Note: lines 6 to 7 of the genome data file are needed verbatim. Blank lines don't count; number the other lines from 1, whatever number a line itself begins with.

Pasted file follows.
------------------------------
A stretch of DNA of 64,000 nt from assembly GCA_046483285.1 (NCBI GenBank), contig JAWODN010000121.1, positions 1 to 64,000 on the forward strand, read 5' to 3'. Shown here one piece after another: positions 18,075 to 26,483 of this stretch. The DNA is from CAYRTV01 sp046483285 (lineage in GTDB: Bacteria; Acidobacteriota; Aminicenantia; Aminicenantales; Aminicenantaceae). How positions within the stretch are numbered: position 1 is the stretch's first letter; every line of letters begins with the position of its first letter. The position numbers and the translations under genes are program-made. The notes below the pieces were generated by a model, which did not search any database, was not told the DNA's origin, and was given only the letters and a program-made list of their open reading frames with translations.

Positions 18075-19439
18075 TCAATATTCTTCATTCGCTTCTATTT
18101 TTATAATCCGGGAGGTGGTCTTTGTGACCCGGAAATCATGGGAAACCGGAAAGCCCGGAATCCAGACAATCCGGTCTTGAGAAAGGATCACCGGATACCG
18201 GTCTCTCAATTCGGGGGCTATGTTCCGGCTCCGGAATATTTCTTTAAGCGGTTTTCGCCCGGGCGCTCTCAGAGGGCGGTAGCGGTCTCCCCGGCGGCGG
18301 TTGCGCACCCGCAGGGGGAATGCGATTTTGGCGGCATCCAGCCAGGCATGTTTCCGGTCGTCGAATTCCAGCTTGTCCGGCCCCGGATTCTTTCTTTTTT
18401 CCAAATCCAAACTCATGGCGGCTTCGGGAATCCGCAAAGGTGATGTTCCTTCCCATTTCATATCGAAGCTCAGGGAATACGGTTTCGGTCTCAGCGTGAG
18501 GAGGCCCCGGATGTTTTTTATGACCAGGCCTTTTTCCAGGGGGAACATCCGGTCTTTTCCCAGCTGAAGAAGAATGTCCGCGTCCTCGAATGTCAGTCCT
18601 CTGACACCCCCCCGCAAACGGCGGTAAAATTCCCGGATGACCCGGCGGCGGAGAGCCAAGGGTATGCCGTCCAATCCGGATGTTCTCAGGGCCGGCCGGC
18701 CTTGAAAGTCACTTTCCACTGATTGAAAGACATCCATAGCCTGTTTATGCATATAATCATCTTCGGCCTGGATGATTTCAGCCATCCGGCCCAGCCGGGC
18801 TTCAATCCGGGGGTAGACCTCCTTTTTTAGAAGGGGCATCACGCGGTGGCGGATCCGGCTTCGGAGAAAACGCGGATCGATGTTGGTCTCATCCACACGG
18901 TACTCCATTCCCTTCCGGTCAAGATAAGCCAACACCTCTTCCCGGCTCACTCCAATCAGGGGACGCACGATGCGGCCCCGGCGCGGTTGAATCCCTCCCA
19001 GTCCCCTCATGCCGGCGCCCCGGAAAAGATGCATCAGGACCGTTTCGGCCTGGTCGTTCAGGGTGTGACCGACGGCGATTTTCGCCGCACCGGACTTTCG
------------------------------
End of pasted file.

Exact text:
18301 TTGCGCACCCGCAGGGGGAATGCGATTTTGGCGGCATCCAGCCAGGCATGTTTCCGGTCGTCGAATTCCAGCTTGTCCGGCCCCGGATTCTTTCTTTTTT
18401 CCAAATCCAAACTCATGGCGGCTTCGGGAATCCGCAAAGGTGATGTTCCTTCCCATTTCATATCGAAGCTCAGGGAATACGGTTTCGGTCTCAGCGTGAG